Walmart+, the long-awaited membership program of the world's largest supermarket chain, is due to be launched this month. It should be an alternative to Amazon Prime.
Various American sources report that Walmart+ will finally go live this month. And although the news has not been officially confirmed by the supermarket chain, this 'teaser' website does show that the launch is very soon.
Walmart+ is a new member programme that builds on the existing Delivery Unlimited programme. Anyone who is a member of that programme currently gets all groceries delivered to their home free of charge on the day of ordering for an annual fee of 98 dollars (approximately 86 euros). Delivery Unlimited was launched last year and quickly expanded to 1400 retail outlets.
It is expected that the new loyalty program will extend existing services to other product groups such as sporting goods, personal care products and electronics. In addition, members would also receive discounts at the supermarket chain's petrol stations or pharmacies and would have earlier access to promotions, Vox writes. It is not clear how much the new service will cost, but certain sources, such as Tom's Guide, suggest that Walmart would stick to the 98 dollar price. This would make Walmart+ cheaper than Amazon Prime, for which members pay 119 dollar (105 euros) annually.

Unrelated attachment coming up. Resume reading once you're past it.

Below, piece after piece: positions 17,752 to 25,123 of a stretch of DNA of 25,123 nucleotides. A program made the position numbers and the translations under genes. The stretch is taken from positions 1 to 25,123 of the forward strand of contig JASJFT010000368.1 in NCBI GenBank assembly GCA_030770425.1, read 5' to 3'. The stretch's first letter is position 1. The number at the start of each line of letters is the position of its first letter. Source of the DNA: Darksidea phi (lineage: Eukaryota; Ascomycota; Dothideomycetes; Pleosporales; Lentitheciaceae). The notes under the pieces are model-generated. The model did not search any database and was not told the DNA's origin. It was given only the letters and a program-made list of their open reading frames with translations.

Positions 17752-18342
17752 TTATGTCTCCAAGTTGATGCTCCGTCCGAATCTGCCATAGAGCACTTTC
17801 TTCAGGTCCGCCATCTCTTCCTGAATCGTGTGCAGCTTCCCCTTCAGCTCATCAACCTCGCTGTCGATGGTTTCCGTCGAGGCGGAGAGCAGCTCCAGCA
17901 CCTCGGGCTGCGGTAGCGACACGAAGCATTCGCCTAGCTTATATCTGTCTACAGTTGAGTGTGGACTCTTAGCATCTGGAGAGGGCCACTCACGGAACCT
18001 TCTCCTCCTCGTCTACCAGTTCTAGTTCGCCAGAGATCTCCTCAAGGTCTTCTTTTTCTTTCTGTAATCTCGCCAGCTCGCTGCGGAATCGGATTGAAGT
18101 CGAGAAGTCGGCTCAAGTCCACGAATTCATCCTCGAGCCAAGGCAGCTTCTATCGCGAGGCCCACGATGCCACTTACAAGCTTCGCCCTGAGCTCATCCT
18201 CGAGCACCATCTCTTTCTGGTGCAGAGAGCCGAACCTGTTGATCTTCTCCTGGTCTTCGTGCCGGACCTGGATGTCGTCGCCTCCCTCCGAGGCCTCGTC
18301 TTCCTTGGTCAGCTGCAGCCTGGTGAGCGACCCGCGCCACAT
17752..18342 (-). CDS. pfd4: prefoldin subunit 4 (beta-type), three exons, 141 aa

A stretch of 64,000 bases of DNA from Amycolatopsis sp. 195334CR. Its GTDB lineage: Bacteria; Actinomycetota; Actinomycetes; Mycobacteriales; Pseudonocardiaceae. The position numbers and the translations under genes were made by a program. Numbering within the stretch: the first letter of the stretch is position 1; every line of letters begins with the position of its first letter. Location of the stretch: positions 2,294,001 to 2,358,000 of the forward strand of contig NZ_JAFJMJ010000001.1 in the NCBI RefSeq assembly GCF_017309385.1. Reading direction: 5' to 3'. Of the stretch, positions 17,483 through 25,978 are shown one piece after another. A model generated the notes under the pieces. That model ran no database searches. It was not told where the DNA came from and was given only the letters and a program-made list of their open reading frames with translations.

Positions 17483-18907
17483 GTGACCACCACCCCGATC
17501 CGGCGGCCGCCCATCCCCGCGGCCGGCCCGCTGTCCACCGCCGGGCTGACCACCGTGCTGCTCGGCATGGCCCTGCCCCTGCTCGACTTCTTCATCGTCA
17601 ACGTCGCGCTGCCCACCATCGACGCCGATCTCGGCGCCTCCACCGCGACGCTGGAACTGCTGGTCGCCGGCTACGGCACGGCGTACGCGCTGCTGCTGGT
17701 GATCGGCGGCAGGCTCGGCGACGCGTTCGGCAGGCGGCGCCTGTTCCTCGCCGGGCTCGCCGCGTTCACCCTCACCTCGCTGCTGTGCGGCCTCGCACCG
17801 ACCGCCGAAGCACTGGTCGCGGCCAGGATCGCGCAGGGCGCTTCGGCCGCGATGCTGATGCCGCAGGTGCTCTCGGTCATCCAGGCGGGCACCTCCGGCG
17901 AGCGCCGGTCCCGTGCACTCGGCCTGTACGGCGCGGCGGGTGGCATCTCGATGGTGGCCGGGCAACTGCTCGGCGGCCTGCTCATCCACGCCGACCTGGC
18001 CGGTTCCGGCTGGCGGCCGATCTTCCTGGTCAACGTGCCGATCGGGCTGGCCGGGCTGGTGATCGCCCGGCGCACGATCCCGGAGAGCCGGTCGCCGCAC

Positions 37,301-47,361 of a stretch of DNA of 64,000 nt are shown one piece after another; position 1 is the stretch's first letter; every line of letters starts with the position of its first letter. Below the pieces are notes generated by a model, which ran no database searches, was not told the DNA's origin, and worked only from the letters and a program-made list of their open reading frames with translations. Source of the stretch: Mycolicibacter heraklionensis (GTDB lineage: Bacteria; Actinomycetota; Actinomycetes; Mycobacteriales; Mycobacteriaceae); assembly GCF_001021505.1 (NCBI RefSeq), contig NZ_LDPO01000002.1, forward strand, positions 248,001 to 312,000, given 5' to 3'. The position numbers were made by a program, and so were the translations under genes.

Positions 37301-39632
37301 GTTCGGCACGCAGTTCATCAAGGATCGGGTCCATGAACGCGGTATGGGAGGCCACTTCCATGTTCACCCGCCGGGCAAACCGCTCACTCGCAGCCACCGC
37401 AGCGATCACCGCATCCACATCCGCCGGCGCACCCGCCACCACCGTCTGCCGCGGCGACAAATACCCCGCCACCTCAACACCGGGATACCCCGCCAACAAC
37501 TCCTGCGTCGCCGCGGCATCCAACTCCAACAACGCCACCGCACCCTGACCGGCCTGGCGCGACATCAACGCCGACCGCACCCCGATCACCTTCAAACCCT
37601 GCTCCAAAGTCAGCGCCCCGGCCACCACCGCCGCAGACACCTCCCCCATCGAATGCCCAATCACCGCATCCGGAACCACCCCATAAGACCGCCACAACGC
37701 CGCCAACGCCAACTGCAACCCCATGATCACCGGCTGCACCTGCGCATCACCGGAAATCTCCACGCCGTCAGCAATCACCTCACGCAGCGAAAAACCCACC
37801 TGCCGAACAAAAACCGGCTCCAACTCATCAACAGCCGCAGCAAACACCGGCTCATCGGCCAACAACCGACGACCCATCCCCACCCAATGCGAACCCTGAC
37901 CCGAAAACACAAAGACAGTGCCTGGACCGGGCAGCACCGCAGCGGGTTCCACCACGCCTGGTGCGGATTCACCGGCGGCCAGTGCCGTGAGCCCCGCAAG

Delay due to corona
Originally, the supermarket chain wanted to launch the membership programme as early as March-April, but the plans were delayed due to the outbreak of the corona crisis. For the retailer this was a bitter pill to swallow, because it was precisely this crisis that gave e-commerce an enormous boost all over the world. As a result of the delay, Walmart+ may have missed a flying start. Nevertheless, Walmart saw online sales increase by no less than 74% in the past quarter.
According to the latest known figures, Walmart's e-commerce business is about eight times smaller than Amazon's. And Amazon Prime plays a crucial role in that. More than half of Walmart's best customers are now members of Amazon Prime. That fact immediately poses the biggest threat to the American supermarket chain.